Dear Dating Coach,
I am engaged to a wonderful girl and we are both looking forward to building a life together. I will be learning in kollel for the time being and we will be on a strict budget. We have been searching for an apartment and I don’t care what they look like at all. I’m a simple guy and a roof over our heads is all I need. My kallah, however, is looking for some fancier specifics – like a dishwasher, lots of sunlight, and enough closet space. I am getting worried that she will be unreasonable and picky not only in choosing where we live, but in general. Is this something I need to address now?
My nephew is a superhero. Forget the Hulk, he’s the Heat. No matter the weather, he never feels cold. Bring on the snow, bring on the ice, and Mother Nature has nothing on him. He laughs at sweaters, he shuns a coat, and feels perfectly comfortable in a gusty gale. His family bundles up on cold days and are grateful for their mittens and the warmth of a thick scarf. The Heat might gamely suit up for the cold, but quickly sheds those layers like kryptonite. He often wonders why those around him must be bogged down by all that insulation. But not everyone can be a superhero, I guess.
We Make a Living…
Mazel tov on your engagement! The time leading up to a wedding can be both exciting and confusing. There are details to work out as you work on the concrete plans that you must set for your future. You need a place to live and that entails apartment hunting and learning even more about your individual needs. You suggest that since you have no specific needs other than a “roof over your head,” your kallah might be more high maintenance that you thought. You worry now that this might precipitate a life with someone who might be hard to please in other areas as well.
By What We Get…
Take a breath. It’s time to reevaluate your motivation and approach to your kallah and your entire future together. Your non-existent expectations for a home do not make her basic expectations unreasonable. To even hint that this makes her “choosy” or “difficult to please” only highlights your self-focus. Your position makes you unusual, as most people do have hopes and opinions for their homes. She seems to be asking for simple wants that most apartment hunters look for. She is not asking for imported tile, heated floors, or red knobs on her oven. She wants light, a sufficient place to put her clothes, and a dishwasher; all very uncomplicated and universally appreciated.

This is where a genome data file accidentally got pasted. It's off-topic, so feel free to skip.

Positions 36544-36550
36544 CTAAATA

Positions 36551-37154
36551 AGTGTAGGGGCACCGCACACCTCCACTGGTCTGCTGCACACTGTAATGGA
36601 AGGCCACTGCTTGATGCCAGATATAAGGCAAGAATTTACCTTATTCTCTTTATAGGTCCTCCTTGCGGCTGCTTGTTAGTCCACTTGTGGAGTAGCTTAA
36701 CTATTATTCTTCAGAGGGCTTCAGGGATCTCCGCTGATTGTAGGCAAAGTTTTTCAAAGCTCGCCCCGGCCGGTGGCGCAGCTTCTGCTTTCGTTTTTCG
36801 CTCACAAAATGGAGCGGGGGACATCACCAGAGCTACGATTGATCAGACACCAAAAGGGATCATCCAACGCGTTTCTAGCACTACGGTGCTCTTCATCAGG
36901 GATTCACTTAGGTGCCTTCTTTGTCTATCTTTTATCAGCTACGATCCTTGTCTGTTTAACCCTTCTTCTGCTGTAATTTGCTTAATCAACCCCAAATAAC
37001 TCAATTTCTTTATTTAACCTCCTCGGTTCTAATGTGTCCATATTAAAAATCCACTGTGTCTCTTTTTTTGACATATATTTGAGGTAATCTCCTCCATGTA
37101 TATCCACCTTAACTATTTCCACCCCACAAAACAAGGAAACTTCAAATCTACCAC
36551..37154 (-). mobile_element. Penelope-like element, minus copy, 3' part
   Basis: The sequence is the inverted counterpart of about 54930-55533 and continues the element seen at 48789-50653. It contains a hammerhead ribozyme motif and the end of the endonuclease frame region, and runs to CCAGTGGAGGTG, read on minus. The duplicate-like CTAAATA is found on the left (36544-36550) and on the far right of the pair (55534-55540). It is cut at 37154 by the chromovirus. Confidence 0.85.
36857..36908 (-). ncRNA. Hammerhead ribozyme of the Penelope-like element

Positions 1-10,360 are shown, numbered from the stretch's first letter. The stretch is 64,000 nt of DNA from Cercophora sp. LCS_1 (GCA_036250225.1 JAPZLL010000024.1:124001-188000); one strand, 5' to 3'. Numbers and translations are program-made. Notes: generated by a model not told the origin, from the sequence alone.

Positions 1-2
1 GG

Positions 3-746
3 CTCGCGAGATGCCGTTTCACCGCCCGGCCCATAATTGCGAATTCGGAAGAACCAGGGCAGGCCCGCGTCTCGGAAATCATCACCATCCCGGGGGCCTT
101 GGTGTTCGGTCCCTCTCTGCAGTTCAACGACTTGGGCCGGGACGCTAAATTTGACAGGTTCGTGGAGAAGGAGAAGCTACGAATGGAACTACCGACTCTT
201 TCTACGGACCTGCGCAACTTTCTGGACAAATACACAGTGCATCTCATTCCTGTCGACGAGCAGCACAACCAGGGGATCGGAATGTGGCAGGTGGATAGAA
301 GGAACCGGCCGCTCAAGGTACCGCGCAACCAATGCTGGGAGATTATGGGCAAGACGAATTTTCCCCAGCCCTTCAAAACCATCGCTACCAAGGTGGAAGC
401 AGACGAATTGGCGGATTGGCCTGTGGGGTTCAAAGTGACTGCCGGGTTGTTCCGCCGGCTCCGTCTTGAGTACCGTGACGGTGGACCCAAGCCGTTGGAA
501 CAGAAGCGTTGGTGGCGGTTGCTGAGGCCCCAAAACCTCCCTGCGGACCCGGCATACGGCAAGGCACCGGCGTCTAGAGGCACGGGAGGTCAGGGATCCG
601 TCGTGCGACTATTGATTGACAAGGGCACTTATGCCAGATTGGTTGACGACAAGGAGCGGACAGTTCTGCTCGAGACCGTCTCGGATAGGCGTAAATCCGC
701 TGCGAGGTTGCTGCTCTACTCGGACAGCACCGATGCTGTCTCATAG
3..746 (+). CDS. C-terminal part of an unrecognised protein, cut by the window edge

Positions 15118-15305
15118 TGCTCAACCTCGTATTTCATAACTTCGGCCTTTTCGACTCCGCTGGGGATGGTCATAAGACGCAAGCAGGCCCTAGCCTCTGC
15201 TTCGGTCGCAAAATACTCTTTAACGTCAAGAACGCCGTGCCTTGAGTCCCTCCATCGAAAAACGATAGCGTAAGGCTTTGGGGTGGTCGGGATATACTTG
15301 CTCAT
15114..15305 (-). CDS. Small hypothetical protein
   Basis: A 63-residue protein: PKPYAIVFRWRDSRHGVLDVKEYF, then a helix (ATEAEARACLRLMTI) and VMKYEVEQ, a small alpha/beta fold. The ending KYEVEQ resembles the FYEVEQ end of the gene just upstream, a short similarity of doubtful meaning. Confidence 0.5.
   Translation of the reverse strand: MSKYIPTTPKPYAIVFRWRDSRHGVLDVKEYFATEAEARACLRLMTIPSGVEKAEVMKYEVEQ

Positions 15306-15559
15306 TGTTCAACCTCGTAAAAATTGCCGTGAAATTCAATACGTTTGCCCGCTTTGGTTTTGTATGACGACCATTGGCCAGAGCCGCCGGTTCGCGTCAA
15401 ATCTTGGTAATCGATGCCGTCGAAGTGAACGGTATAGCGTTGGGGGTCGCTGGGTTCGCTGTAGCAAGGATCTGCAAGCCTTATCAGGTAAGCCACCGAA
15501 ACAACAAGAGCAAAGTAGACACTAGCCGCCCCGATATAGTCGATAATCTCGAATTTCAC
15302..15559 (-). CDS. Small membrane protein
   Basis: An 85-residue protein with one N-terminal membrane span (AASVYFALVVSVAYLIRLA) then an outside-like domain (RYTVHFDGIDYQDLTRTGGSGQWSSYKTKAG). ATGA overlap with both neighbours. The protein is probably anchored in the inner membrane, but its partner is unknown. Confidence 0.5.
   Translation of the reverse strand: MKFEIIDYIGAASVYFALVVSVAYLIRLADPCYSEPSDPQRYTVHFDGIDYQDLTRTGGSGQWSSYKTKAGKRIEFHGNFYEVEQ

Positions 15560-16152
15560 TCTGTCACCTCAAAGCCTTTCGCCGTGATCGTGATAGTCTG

We Make a Life…
Instead, take a moment to reflect on your quick jump to judgment as soon as she made a request. This approach can hurt your relationship and marriage going forward. I humbly suggest that you work to change this mindset. You are not the benchmark for what is right, and all of her decisions cannot be measured by your viewpoint alone. The time to see past your own arbitrary opinion is now. It is vital that you reexamine your narrow-minded assessment and your inability to consider your kallah’s wants and needs.
By What We Give.
Going forward, if you are ever concerned about something your kallah says, ask her about it. Consider your tone and your language before speaking and her answer will likely alleviate your fears. Moreover, even if your future spouse would make a request for something “extravagant,” a conversation is always the way to go. Come from a place of generosity and respect in all of your future joint decisions to ensure a peaceful home, and leave the superhero costume in your walk-in closet.